Maimonides on Divine Knowledge—Moses of Narbonne's Averroist Reading

Abstract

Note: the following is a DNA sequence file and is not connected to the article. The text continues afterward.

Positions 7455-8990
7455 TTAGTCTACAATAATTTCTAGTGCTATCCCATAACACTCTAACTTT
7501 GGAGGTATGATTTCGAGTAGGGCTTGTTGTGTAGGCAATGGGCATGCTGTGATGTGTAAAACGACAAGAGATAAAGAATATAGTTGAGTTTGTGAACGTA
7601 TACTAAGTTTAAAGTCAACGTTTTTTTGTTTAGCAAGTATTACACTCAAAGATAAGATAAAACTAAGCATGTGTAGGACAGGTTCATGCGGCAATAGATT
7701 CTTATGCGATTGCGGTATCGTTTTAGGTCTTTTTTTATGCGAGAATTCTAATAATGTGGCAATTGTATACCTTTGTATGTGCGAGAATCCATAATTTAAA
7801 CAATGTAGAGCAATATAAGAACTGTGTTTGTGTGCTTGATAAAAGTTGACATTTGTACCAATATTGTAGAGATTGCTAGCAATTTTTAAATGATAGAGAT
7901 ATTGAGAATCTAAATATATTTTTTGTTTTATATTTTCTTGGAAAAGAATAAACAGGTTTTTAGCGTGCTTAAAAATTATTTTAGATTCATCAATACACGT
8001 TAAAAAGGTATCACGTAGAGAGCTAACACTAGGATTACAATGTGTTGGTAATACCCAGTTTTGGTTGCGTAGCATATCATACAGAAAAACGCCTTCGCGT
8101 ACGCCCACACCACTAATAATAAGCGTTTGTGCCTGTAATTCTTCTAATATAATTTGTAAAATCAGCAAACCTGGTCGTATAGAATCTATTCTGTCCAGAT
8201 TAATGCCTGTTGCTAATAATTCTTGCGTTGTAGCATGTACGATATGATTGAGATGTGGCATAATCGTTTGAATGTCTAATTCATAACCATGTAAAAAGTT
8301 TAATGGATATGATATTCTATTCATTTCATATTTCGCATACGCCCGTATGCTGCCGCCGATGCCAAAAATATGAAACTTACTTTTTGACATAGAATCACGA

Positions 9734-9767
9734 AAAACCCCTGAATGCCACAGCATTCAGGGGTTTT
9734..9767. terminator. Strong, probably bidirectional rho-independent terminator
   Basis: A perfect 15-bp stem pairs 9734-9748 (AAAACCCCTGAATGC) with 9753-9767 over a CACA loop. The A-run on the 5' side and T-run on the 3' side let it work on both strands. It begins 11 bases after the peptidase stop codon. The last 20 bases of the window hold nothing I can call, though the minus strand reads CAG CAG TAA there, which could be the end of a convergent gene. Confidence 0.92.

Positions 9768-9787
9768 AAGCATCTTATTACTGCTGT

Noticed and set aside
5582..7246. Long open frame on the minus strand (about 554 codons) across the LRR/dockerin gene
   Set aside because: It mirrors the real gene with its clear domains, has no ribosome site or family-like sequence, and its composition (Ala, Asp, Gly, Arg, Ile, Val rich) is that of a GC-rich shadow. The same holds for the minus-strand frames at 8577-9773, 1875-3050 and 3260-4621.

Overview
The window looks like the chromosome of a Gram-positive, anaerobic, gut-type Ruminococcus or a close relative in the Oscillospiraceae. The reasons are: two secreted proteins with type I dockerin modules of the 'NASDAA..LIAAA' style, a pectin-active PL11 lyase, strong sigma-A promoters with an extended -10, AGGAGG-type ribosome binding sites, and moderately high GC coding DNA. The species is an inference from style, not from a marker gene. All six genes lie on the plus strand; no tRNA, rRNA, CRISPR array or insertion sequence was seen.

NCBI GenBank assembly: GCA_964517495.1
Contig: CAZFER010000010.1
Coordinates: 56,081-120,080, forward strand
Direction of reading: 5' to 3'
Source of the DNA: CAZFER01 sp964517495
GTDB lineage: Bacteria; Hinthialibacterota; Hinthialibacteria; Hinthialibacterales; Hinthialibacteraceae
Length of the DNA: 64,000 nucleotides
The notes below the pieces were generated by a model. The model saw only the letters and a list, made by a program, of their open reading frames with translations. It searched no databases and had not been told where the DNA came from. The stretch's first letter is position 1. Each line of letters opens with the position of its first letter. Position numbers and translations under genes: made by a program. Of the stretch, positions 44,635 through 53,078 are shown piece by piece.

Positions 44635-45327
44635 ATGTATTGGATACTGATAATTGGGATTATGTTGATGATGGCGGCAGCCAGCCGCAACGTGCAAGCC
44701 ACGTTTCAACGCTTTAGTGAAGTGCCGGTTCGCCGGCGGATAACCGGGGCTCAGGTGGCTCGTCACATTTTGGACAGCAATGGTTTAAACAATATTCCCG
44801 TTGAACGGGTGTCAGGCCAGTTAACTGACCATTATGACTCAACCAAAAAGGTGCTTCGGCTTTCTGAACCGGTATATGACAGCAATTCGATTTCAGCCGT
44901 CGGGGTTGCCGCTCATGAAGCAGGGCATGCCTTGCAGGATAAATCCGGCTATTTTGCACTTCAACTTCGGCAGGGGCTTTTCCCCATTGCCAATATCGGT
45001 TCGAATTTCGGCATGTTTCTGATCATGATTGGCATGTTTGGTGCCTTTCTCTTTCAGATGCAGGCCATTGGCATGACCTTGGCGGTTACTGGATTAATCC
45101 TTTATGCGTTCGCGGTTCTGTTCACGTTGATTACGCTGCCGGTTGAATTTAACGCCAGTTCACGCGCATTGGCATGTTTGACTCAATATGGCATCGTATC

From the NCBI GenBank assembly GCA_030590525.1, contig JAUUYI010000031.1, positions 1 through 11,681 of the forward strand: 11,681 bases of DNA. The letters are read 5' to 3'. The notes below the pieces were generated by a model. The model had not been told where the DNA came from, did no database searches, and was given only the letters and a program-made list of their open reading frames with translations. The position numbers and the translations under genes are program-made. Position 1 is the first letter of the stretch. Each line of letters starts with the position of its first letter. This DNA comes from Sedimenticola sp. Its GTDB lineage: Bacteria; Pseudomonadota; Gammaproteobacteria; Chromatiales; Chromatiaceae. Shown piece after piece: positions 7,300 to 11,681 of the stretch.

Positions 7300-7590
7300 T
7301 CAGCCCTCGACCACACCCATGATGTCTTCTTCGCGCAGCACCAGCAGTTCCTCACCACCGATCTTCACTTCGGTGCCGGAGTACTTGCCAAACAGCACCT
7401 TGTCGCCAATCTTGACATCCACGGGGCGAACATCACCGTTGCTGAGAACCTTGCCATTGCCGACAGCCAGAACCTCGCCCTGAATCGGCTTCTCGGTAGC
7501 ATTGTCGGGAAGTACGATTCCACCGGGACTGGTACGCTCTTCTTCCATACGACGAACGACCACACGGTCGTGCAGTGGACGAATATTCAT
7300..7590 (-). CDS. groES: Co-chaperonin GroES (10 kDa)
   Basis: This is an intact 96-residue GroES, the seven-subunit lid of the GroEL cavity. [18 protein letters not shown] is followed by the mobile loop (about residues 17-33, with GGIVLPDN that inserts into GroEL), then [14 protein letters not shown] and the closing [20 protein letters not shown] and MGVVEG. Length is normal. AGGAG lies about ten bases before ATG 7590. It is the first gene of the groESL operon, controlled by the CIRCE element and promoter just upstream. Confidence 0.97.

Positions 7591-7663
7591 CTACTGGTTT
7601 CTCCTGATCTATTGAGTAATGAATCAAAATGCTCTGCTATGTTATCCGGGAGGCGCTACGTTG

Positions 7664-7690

In various writings Maimonides claims that God’s knowledge encompasses sublunar things, including human affairs, that we are incapable of understanding the nature of this knowledge, and that the term “knowing” is equivocal when said of God and of humans. In the fourteenth century these claims were given widely divergent interpretations. According to Levi ben Gershom (Gersonides, 1288–1344), Maimonides was compelled by religious considerations to maintain that God knows sublunar particulars in all their particularity, and to adopt a position that was diametrically opposed to the Aristotelian one. By contrast, Moses of Narbonne (Narboni, d.1362) found Maimonides’ views on divine knowledge to be identical with those of the “ancient philosophers,” that is to say, the Peripatetics, as presented by Averroes. Whether ultimately convincing or not, Narboni’s Averroist interpretation forces the reader to admit that Maimonides shares a great deal more in common with Averroes on this topic than is often thought. By examining briefly the view of Maimonides and Averroes on these matters I hope to make Narboni’s interpretation appear less far-fetched
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